Teachers and Families Adjust to Distance Learning
Since Laramie County School District 1 (LCSD1) schools have closed their campuses due to the COVID-19 pandemic, distance learning has become the new normal for students and teachers. It forces teachers to teach their students online.
"It's a lot of work trying to figure things out," Kindergarten teacher, lisa Esquibel said. "A lot of technical issues, a lot of communicating with parents, trying to help them troubleshoot."
Classes often communicate through online apps, such as Microsoft Teams. Assignments and links are also sent through email.
"It's been an adjustment, but now I feel like the kids are getting into a good routine," Mandy Brekhus says about her children adjusting to distance learning. "They're able to navigate pretty well through all their classes and grades. They do a good job."
"I think people are familiar with what we're doing now," Esquibel said. "We're all just trying to do the best we can. Teachers are doing the best we can with what we have at home."
However, some students had problems with distance learning at first, expressing the difficulties of receiving feedback right away, and not being in a social environment with their classmates.
"It's harder when you need help during school because you need to message your teachers and then it takes them a while to get back instead of in school them just coming up to you to help you right away," 7th grader at Carey Jr. High School, Abbyson Brekhus said.
"I like being able to work at my own pace, but I do miss my friends. That's the hardest part about not going to school," Junior at East High School, Emma Brekhus said.
It's a day-to-day process for families and teachers to get into the groove of distance learning. Both say they are getting the hang of virtual learning.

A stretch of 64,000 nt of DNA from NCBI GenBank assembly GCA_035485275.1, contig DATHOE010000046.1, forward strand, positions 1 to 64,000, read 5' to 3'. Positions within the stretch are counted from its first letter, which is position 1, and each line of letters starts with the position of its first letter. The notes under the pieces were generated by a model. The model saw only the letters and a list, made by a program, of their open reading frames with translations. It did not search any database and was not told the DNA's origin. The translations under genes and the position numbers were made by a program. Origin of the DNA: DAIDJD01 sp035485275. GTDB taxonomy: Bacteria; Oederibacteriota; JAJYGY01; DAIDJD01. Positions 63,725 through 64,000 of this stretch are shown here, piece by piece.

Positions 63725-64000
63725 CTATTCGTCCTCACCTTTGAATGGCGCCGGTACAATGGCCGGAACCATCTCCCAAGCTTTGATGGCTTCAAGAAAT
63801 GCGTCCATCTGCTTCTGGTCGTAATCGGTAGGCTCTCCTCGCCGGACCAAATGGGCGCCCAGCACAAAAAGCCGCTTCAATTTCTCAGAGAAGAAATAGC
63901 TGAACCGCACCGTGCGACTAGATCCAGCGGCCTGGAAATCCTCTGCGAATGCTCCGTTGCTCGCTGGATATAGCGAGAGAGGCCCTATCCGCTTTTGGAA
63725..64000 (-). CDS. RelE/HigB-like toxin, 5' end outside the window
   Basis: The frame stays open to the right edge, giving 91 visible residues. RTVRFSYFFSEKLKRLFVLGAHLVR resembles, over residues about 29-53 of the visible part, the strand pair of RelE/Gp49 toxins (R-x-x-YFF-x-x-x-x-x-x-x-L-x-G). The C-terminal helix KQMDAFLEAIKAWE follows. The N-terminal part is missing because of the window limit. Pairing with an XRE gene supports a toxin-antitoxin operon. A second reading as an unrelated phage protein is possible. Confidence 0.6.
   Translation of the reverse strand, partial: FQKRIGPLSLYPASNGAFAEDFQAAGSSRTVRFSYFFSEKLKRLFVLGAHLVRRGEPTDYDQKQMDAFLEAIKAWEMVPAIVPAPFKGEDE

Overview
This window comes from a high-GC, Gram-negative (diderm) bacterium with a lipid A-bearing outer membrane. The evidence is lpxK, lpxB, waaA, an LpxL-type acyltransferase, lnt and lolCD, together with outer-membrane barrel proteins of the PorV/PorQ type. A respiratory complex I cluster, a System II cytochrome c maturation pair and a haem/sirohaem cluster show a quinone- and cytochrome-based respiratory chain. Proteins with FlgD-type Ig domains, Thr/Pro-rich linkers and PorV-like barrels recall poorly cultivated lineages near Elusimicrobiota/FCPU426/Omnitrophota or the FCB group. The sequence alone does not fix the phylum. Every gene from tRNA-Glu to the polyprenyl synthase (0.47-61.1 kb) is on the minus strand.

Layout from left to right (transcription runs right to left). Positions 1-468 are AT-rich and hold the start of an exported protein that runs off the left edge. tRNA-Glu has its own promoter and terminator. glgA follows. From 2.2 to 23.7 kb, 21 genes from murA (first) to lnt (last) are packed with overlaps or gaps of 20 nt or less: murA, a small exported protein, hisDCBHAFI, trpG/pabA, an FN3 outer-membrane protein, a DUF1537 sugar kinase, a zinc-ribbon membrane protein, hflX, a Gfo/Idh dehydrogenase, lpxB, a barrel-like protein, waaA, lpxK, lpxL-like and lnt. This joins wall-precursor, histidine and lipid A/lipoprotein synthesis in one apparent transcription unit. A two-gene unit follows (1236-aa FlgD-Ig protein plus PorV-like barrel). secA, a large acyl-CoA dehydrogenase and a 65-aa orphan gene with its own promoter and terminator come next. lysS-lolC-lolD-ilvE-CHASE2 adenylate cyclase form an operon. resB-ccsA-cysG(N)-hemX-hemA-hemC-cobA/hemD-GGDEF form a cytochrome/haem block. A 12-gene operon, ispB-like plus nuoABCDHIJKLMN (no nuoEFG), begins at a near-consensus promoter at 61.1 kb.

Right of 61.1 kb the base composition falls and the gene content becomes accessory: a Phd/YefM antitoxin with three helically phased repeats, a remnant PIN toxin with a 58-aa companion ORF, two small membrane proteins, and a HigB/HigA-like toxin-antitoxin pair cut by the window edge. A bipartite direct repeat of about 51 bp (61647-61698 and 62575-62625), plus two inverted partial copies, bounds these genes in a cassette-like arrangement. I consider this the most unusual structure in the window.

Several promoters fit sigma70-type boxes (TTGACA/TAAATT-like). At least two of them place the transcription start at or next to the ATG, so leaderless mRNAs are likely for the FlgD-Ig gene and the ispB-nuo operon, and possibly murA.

"It's kind of hard to have the motivation to start doing your work but once you do it, it's not that bad," Emma Brekhus said.
Overall, parents and students appear to like how the school district is handling teaching material during the pandemic.
"I think it's been a good compromise," Mandy Brekhus said. "Now is not the time to be sending our kids back to school. It's nice that they've been able to set this up in a way that the kids still have access to all their education for this year."
For teachers, they love the effort that their students are willing to put towards their assignments.
"That's definitely the highlight of the week, as their assignments start coming in, to be able to see what they're learning, to be able to see their learning is continuing even though they are at home," Esquibel said. "All we can do is be the best for our students and the best for our families during this time."
According to the director of instruction, Stephen Newton, elementary school students will receive rubric scores for grades, see if they're advanced to advance. For secondary school students, they'll graded based off letter grades. Students and parents can decided if they prefer a letter or a Satisfactory grade instead, at the end of the school year. For students who don't pass, they'll have the chance to finish uncompleted work upon the return to school.